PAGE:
Scotts Bluff National Monument | Gering, NE | 05/20/21
It had never crossed my mind to visit Nebraska. Nebraska was just the state I drove through to get to other places, a flyover state full of flat cornfields and open prairie. This trip didn’t start out much different. Diana and I were heading to the Dakotas to climb the state high points. Nebraska was simply “in the way”, a means to an end. But Diana suggested we detour just slightly to visit a few National Monuments in the western part of the state. We chose three (as that’s all we’d have time for) and took an entire day slowly making our way north from Colorado to South Dakota. As we drove, we kept finding more and more things to do. Museums, historic sites, state parks. We were planning a return trip before we even left Nebraska. (Who knew Nebraska would be so exciting!?)
But anyways, our first stop was Scotts Bluff National Monument. Where there is now a highway and Visitor Center, there was once a busy wagon route: the Oregon Trail. This 2,000-mile route from Missouri to Oregon was travelled by more than 500,000 emigrants looking to start a new life in the “land of unlimited opportunity”. Scotts Bluff was an important landmark along their journey, marking the end of the first third of the trip and the beginning of the more difficult miles to come through the Rocky Mountains.
This corridor across the plains has been used for at least 10,000 years. Ancient footpaths and game trails were the foundation for overland routes like the Oregon Trail. Scotts Bluff and the surrounding rugged terrain were so problematic to travelers that the Native people named the bluff Me-a-pa-te meaning “hill that is hard to go around”. The first white people arrived to Me-a-pa-te in 1812, fur traders on their search for fur-bearing animals. Within a decade, their route over Robidoux Pass (which detoured around the bluffs a few miles to the south) became a popular fur-trading route. Hiram Scott, employed by the Rocky Mountain Fur Company, died near Me-a-pa-te in 1828, and the bluff was later renamed in his honor.
Next came Christian missionaries, traveling west with the fur traders in hopes of converting Native Americans to Christianity. Economic depression in the late 1830s and early 1840s created hardship for families and business owners. In 1841, the first emigrant wagon train headed west on what was now known as the Oregon Trail, in the hopes of finding fertile land and new opportunities. The government encouraged people to emigrate west, offering free land in Oregon as an incentive. By the mid-late 1800s, most of the ancestral Indigenous land had been “claimed” by white emigrants.
Oregon Trail traffic increased again with the 1849 California gold rush. In 1851, a new trail was blazed through Mitchell Pass, just south of Scotts Bluff. While this new trail was only wide enough for a single wagon, it became the preferred route as it cut off an entire day of travel from the Robidoux Pass route. In addition to emigrants, fur traders, and gold seekers, the Oregon Trail was shared with mail carriers, military personnel, stagecoaches, and Pony Express riders. By 1869, a coast-to-coast telegraph had been strung through Mitchell Pass and the transcontinental railroad was completed. Oregon Trail traffic waned as these quicker and safer forms of communication and travel replaced the need for an overland wagon route. Today, the Oregon National Historic Trail can be roughly followed on roads and highways, many of which were build on the old track.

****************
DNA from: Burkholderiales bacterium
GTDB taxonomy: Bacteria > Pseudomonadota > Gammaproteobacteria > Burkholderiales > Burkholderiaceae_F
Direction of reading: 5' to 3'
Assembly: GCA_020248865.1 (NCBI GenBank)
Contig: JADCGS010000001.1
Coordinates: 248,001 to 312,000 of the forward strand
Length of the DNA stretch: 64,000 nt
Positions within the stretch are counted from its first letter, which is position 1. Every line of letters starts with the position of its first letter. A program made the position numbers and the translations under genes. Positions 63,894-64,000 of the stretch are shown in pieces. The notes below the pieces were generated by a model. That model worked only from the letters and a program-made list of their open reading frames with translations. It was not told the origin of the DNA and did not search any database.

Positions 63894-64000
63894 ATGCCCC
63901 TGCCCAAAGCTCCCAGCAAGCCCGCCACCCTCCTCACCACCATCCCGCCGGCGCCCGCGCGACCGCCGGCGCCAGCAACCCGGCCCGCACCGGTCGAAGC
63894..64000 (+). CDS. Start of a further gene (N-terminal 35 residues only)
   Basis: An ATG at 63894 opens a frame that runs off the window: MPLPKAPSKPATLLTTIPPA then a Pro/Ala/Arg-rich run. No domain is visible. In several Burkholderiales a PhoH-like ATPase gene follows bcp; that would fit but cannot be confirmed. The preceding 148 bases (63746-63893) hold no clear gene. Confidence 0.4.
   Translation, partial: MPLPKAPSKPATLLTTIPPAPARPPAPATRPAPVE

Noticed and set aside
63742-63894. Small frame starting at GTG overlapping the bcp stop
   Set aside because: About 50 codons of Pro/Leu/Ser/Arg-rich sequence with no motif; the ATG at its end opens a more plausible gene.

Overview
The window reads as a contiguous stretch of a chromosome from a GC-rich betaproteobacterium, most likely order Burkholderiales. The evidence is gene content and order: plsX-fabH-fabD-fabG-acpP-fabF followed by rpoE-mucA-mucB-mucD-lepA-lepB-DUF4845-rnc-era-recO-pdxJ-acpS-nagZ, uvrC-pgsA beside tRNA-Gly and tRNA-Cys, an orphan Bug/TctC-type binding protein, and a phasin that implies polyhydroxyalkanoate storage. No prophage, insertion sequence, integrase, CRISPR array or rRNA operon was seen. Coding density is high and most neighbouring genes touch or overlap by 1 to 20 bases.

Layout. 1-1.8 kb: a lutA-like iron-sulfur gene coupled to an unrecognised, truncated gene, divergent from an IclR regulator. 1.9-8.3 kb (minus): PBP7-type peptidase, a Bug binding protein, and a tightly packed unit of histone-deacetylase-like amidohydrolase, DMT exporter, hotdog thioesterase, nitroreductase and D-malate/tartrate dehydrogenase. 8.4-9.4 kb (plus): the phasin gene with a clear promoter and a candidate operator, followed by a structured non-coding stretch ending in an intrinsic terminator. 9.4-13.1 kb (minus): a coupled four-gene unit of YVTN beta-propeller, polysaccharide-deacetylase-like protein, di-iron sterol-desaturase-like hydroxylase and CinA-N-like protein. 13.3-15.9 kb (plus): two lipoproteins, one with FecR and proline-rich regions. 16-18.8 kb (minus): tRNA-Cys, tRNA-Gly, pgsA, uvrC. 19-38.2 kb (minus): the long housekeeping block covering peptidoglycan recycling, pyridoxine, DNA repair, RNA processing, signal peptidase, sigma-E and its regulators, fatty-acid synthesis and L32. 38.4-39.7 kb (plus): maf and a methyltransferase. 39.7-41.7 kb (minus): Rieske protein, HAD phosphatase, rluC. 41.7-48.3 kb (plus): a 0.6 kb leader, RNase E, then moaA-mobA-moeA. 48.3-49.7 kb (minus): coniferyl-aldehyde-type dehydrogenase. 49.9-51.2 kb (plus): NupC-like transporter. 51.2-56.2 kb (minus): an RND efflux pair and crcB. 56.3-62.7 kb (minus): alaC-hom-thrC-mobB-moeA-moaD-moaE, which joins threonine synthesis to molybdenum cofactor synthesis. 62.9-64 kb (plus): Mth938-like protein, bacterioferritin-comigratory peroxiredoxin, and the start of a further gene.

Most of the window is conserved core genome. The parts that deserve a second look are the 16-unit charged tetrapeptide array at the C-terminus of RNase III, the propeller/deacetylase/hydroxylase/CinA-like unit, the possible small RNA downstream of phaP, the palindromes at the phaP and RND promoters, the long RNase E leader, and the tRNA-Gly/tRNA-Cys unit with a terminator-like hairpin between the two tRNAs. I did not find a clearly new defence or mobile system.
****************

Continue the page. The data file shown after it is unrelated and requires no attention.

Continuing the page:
As you approach Scotts Bluff, make sure to stop at the entrance sign. There is a short trail to an overlook of Scotts and South Bluffs. If you cover up the highway with your hand, you can imagine what the first travelers may have seen when they came through.
After exploring the Visitor Center and museum, we followed the Oregon Trail Pathway to the west. This 1-mile round trip trail follows the exact Oregon Trail route. Some wagon ruts, deeply carved from wagons traveling single file, are still visible near the end of the trail.
After reliving history by following in the footsteps of the hundreds of thousands who came before us, we hopped back in the car and drove the winding road to the summit of Scotts Bluff. If we had had more time, we would have hiked to the summit instead on the Saddle Rock Trail, but driving would have to do. The summit has a picnic area and a number of overlooks along the North and South Overlook Trails. It is about one mile to hike to both overlooks.
This wrapped up our visit to Scotts Bluff. We next traveled further north (and further back in time) to visit the fossils at Agate Fossil Beds National Monument.
I would like to acknowledge that Scotts Bluff National Monument is on the ancestral land of the Očhéthi Šakówiŋ (Great Sioux Nation), Cheyenne, Arapaho, and Oglala.